Economy of Mongolia

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{company, market, business}
{food, make, wine}
{island, water, area}
{rate, high, increase}
{country, population, people}
{land, century, early}
{government, party, election}
{specie, animal, plant}
{acid, form, water}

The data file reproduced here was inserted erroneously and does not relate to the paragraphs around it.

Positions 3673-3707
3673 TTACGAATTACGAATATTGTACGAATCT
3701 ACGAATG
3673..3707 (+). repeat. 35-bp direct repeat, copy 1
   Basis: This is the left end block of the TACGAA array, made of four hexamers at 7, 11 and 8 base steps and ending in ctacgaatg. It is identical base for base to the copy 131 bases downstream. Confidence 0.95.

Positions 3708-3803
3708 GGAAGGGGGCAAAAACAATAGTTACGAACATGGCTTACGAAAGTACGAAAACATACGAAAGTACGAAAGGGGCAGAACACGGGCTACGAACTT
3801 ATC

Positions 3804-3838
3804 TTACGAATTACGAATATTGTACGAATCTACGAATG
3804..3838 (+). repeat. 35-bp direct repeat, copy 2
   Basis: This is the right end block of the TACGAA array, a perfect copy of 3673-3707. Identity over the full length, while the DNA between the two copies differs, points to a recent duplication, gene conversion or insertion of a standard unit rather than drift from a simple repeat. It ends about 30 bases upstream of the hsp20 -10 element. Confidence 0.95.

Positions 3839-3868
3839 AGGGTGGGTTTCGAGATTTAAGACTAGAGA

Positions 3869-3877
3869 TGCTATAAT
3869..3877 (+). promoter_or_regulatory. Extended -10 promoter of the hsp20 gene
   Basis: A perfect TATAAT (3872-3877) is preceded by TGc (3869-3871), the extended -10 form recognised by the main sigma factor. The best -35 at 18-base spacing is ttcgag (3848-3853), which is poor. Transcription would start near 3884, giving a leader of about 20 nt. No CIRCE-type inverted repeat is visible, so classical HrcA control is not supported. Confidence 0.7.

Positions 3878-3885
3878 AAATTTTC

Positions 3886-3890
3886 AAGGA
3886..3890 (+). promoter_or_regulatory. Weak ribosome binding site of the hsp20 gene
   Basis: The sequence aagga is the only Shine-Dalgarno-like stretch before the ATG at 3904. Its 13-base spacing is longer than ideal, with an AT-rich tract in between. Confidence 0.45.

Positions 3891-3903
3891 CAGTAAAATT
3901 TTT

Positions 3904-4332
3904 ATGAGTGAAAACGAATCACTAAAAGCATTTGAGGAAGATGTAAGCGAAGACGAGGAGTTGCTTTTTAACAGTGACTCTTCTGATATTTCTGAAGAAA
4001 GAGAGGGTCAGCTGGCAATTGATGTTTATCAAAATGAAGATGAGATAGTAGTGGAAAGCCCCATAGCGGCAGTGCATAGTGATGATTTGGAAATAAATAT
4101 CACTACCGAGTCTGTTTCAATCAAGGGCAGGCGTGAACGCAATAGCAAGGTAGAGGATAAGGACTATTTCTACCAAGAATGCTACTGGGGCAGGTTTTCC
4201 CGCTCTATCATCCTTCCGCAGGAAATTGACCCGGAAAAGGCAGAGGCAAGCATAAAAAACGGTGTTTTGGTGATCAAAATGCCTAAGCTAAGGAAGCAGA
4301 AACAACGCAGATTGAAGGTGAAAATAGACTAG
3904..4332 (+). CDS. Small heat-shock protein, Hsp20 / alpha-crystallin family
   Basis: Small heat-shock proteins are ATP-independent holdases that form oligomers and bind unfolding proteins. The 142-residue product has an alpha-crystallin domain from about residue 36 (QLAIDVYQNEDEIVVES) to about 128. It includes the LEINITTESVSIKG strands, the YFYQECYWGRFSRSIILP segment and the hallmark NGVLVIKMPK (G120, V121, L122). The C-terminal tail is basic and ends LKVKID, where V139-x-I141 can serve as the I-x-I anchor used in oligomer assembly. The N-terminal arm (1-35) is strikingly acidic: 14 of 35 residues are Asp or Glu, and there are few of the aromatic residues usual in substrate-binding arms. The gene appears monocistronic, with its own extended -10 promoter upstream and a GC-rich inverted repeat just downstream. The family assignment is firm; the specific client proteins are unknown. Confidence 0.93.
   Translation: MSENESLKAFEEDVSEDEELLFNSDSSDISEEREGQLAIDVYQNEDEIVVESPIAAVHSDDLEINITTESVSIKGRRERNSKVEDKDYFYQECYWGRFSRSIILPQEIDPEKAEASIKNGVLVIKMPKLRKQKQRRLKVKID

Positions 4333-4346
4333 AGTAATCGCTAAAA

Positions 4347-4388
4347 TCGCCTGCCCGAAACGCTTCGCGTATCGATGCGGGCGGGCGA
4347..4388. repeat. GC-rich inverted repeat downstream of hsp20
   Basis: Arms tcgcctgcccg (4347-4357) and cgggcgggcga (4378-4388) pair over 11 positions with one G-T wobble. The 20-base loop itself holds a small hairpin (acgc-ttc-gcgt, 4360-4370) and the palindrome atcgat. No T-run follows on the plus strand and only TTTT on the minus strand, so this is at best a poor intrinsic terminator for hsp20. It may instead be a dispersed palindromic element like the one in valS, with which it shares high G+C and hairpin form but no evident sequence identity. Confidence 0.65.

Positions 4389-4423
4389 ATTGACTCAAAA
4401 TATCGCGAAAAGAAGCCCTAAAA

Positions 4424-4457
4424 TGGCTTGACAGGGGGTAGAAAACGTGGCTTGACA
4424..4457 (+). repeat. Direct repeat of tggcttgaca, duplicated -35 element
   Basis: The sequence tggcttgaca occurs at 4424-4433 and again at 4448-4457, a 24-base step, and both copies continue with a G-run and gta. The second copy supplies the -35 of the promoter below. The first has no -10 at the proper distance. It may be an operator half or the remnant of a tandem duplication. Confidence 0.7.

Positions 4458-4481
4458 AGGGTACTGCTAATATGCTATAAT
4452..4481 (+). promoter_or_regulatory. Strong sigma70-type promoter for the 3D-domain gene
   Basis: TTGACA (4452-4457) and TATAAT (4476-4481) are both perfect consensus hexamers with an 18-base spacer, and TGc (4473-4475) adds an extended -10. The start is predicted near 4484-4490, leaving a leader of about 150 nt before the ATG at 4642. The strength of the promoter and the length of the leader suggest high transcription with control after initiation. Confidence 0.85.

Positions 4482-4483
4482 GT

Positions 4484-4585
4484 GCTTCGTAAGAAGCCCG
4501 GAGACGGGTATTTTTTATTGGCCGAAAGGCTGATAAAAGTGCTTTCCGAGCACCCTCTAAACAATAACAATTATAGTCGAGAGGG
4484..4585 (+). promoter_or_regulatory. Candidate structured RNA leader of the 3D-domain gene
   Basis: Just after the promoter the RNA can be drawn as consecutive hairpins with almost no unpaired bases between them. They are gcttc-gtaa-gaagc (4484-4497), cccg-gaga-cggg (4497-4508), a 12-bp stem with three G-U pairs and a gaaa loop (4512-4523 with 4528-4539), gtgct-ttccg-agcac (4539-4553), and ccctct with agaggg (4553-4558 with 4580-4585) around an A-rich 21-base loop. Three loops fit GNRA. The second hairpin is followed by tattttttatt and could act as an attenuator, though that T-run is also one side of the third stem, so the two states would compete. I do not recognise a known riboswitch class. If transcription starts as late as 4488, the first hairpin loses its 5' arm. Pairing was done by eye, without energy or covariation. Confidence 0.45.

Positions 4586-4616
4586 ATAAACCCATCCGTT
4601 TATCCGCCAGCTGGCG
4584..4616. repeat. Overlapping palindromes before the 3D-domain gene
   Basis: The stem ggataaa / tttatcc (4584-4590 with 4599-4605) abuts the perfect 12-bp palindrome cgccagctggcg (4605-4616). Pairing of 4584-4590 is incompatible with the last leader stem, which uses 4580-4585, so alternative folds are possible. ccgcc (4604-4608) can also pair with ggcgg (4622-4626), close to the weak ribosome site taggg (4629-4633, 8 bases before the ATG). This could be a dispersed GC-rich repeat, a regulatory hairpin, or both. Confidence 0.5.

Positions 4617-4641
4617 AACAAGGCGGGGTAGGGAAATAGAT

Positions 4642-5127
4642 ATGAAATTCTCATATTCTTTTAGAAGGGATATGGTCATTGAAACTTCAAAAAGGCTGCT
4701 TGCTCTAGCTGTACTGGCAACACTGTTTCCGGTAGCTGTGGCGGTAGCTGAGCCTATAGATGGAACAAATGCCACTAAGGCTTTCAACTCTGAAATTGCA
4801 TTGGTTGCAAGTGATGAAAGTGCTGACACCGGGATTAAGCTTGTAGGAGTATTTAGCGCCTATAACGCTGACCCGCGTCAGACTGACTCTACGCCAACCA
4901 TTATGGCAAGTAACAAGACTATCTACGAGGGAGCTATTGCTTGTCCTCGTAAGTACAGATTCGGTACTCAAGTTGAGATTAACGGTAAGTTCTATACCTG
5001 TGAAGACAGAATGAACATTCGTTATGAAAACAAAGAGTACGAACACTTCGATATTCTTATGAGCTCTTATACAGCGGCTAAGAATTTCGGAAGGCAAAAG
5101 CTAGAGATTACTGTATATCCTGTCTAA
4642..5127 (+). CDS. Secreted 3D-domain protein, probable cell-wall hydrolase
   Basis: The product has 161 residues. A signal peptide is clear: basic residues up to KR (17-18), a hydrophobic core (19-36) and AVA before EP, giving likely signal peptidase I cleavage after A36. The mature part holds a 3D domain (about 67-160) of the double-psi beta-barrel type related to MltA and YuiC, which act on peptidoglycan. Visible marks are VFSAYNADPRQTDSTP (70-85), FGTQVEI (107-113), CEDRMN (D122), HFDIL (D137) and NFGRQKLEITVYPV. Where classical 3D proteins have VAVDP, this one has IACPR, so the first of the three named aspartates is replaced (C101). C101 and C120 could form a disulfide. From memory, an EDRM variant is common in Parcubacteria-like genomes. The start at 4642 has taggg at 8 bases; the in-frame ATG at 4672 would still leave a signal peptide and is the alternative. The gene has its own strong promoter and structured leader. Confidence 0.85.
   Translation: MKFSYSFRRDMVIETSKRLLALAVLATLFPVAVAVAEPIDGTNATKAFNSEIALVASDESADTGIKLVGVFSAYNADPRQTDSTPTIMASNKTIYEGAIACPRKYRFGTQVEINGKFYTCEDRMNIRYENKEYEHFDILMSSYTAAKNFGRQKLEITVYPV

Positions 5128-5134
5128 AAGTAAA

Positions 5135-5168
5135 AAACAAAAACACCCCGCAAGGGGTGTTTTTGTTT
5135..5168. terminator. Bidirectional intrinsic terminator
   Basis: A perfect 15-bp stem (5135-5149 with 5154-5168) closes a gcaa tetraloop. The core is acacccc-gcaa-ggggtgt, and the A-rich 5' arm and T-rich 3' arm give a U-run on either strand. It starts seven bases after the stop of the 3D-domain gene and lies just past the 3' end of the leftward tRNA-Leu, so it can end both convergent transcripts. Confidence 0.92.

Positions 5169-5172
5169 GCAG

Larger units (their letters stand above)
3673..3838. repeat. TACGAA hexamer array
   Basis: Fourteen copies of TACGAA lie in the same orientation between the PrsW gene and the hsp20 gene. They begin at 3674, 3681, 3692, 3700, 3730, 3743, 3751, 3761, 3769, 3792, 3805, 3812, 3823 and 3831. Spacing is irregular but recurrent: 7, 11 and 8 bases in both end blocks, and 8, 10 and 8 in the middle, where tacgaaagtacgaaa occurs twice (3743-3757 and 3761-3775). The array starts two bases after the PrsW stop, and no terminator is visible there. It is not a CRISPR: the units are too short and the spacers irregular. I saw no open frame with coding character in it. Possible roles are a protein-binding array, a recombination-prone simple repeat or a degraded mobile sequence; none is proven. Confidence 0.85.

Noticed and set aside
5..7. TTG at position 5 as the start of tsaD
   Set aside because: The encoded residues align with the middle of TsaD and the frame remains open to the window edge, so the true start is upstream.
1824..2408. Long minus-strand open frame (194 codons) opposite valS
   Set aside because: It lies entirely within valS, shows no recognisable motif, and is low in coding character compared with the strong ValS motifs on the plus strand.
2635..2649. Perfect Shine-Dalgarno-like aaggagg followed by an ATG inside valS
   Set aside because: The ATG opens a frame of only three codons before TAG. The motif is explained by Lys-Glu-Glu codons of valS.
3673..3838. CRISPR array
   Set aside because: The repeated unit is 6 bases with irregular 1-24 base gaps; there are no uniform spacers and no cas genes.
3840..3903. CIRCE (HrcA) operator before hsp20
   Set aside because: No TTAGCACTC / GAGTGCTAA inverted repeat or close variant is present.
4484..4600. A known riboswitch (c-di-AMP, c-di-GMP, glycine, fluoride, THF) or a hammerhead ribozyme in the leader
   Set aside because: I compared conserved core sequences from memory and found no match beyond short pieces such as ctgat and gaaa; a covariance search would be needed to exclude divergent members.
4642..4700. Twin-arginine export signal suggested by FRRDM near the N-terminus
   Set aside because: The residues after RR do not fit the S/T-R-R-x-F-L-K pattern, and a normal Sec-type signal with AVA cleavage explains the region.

Economic activity in Mongolia has traditionally been based on agriculture and the breeding of livestock. Mongolia also has extensive mineral deposits: copper, coal, molybdenum, tin, tungsten, and gold account for a large part of industrial production. Soviet assistance, at its height one-third of GDP, disappeared almost overnight in 1990–91, at the time of the Collapse of the Soviet Union (1985–1991). Mongolia was driven into deep recession, which was prolonged by the Mongolian People's Revolutionary Party's (MPRP) reluctance to undertake serious economic reform. The Democratic Union Coalition (DUC) government, 1996–2000, has embraced free-market economics, easing price controls, liberalizing domestic and international trade, and attempting to restructure the banking system and the energy sector. Major domestic privatization programs have been undertaken, as well as fostering of foreign direct investment through international tender of the oil distribution company, a leading cashmere wool company, and banks. Reform has been held back by the ex-communist MPRP opposition and by the political instability brought about through four successive governments under the DUC. Economic growth picked up in 1997–99 after stalling in 1996 due to a series of natural disasters and increases in world prices of copper and cashmere. Public revenues and exports collapsed in 1998 and 1999 due to the repercussions of the Asian financial crisis. In August and September 1999, the economy suffered from a temporary Russian ban on exports of oil and oil products. Mongolia joined the World Trade Organization (WTO) in 1997.[2] The international donor community pledged over $300 million per year at the last Consultative Group Meeting, held in Ulaanbaatar in June 1999.

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